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Distant Galaxies Grow “Inside-out” and Through Minor Mergers

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Fig. 1: The NIRI/Altair near-infrared (K band) image of galaxy 12008481 shows that the stellar mass is physically compact, while the sub-structure within the image is evidence of past minor mergers.

Looking into the distant universe, astronomers look into the past. Observations of distant galaxies directly reveal those galaxies as they once were. They also indicate indirectly the stages of development that result in the nearby galaxies that are typical of our own Milky Way and other older galaxies today.

Christopher Conselice (University of Nottingham, UK) and collaborators used the Near Infrared Imager (NIRI) with the adaptive optics system Altair and laser guide stars on the Gemini North telescope to investigate galaxies at redshifts from z =1 to 2 (when the universe was only 25 to 40% of its current age). They show that the massive galaxies of their sample tended to be extremely compact. These instruments afford high angular resolution, which is essential to measure fine spatial scales in the distant galaxies. In a sense, the galaxies grow "inside-out," adding mass to the outer regions beyond an initial dense core.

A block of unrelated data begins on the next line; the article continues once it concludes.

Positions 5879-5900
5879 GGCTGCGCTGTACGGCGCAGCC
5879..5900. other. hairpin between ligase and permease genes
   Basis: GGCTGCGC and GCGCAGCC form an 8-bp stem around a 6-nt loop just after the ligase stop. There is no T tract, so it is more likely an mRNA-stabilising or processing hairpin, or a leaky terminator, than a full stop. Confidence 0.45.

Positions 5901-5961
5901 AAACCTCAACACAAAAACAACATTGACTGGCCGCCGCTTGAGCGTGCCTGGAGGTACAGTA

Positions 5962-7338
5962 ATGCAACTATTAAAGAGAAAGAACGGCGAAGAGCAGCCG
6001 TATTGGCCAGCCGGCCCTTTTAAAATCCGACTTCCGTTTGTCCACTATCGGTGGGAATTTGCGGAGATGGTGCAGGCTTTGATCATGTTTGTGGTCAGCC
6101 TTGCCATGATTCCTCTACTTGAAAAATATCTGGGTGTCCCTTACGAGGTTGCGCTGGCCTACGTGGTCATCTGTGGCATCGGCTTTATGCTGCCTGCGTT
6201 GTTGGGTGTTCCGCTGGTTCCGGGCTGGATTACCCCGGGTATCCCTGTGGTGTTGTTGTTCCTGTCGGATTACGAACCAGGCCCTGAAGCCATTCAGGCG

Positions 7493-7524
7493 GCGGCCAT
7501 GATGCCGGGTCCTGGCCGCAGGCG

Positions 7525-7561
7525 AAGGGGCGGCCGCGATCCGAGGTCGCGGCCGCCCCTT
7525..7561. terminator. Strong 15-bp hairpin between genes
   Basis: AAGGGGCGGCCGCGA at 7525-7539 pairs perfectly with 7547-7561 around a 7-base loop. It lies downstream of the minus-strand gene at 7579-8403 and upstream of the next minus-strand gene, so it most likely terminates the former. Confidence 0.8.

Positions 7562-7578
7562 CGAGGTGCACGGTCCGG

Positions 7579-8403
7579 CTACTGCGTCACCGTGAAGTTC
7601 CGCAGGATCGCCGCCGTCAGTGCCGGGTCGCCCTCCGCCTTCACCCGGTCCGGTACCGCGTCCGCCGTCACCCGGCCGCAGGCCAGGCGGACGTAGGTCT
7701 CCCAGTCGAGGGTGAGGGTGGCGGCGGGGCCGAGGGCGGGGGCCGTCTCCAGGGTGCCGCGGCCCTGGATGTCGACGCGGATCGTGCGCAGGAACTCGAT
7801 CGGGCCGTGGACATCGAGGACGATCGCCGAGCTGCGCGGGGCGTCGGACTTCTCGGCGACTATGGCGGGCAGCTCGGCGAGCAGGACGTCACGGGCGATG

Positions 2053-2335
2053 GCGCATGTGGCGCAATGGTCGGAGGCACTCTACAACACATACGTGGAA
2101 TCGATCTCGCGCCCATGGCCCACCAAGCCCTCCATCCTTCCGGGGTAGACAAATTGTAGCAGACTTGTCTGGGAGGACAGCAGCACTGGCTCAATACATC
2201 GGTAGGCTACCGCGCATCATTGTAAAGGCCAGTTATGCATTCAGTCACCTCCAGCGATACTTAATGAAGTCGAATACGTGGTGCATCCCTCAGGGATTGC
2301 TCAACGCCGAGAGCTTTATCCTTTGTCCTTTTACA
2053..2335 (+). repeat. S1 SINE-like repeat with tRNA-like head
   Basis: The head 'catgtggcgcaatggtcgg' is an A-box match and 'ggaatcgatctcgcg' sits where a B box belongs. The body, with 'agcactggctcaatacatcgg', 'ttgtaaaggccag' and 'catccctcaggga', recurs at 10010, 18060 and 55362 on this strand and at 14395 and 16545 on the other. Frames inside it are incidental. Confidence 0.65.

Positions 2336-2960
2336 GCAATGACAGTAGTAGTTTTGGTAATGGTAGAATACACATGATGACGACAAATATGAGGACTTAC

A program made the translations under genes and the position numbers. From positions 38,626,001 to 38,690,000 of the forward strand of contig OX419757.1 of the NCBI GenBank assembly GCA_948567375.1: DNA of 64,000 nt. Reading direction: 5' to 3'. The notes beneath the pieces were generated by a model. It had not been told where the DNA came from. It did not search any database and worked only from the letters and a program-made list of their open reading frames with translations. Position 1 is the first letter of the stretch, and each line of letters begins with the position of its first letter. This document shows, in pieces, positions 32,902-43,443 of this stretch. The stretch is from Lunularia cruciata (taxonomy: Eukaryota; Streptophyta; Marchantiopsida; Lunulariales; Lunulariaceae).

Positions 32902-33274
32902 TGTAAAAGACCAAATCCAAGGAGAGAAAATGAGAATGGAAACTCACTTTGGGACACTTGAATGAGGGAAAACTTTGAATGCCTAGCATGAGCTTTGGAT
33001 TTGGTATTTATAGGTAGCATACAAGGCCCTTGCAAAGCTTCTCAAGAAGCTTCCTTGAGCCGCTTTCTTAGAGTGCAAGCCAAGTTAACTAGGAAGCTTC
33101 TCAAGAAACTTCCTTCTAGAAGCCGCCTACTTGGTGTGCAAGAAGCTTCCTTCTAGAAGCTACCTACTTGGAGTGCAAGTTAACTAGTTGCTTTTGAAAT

Moreover, the sensitive images show evidence for minor mergers, in which these galaxies consume some of their lower-mass companions (Figure 1). This merging process thus accounts for some of the growth in both size and mass to produce the normal galaxies of the local universe. Conselice presented this work at the 215th meeting of the American Astronomical Society, and full results will be published in the Monthly Notices of the Royal Astronomical Society (E. R. Carrasco, C. J. Conselice, and I. Trujillo, 2010).

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